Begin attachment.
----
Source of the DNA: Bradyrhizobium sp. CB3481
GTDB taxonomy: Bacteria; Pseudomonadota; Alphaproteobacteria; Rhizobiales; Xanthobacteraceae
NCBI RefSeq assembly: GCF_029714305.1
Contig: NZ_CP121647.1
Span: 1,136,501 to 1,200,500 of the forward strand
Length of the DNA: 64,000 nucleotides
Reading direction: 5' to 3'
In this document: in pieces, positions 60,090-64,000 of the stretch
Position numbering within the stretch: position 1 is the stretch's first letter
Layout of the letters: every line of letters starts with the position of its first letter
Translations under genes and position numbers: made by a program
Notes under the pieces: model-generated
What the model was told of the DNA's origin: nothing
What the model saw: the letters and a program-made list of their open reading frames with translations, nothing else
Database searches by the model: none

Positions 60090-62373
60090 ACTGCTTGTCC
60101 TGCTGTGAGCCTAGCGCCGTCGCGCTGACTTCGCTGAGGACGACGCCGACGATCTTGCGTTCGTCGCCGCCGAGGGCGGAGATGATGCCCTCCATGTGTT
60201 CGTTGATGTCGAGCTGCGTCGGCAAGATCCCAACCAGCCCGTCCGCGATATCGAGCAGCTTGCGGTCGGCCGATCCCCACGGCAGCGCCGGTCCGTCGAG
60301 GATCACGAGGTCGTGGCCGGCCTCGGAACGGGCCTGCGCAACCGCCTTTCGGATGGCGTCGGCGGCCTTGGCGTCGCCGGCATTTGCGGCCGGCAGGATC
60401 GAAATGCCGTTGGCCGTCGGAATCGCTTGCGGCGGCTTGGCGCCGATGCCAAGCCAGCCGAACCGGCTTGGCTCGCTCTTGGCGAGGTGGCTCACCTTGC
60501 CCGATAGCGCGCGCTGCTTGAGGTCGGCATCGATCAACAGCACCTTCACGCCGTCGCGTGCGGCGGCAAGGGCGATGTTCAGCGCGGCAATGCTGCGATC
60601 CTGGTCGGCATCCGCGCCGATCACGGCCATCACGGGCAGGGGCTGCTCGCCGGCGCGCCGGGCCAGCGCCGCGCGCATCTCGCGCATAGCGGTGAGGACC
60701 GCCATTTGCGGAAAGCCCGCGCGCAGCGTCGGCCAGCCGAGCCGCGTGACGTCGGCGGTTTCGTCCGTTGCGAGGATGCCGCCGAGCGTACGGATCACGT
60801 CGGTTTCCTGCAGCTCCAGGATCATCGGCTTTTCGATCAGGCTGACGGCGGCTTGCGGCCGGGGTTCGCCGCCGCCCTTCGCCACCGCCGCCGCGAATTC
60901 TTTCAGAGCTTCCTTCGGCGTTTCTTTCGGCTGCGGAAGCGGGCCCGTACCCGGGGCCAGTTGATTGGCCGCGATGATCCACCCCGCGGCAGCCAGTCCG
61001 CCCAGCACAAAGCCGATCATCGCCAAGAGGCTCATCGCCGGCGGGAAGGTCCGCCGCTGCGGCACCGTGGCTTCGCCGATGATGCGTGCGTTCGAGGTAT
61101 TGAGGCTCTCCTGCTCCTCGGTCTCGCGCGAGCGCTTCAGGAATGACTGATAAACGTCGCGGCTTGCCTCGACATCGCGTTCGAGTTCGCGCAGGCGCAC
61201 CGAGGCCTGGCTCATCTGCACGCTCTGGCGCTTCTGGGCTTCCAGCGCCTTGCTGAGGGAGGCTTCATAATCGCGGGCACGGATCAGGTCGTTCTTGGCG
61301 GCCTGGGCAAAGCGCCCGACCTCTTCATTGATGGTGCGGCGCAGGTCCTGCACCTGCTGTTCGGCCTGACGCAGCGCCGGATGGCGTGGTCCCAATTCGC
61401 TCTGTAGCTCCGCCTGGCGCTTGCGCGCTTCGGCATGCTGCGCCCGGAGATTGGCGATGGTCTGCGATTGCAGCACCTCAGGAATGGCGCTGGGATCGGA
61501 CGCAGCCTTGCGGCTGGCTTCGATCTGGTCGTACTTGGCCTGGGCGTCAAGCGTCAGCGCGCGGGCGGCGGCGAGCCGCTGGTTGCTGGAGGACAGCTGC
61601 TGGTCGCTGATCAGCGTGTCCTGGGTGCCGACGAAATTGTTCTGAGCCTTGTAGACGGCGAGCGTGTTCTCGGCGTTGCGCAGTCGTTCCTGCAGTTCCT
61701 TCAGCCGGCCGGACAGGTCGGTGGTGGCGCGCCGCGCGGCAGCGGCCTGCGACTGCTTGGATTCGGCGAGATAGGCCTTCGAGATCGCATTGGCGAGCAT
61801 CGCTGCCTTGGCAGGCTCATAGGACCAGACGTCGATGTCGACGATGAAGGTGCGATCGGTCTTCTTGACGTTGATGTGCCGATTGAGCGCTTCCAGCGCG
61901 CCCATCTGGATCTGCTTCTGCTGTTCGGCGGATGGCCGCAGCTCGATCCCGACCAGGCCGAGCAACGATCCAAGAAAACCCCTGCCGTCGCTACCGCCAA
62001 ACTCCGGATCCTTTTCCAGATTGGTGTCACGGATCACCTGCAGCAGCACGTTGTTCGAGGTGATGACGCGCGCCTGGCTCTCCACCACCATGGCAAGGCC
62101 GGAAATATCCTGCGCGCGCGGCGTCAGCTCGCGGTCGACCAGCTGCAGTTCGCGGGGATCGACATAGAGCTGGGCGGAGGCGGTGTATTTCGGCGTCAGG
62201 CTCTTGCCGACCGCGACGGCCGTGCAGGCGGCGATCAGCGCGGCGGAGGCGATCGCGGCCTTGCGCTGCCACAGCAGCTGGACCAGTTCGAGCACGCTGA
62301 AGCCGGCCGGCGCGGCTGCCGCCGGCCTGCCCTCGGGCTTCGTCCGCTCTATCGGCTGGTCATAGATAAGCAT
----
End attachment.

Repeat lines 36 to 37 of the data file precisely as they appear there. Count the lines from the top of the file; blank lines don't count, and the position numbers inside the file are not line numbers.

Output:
61901 CCCATCTGGATCTGCTTCTGCTGTTCGGCGGATGGCCGCAGCTCGATCCCGACCAGGCCGAGCAACGATCCAAGAAAACCCCTGCCGTCGCTACCGCCAA
62001 ACTCCGGATCCTTTTCCAGATTGGTGTCACGGATCACCTGCAGCAGCACGTTGTTCGAGGTGATGACGCGCGCCTGGCTCTCCACCACCATGGCAAGGCC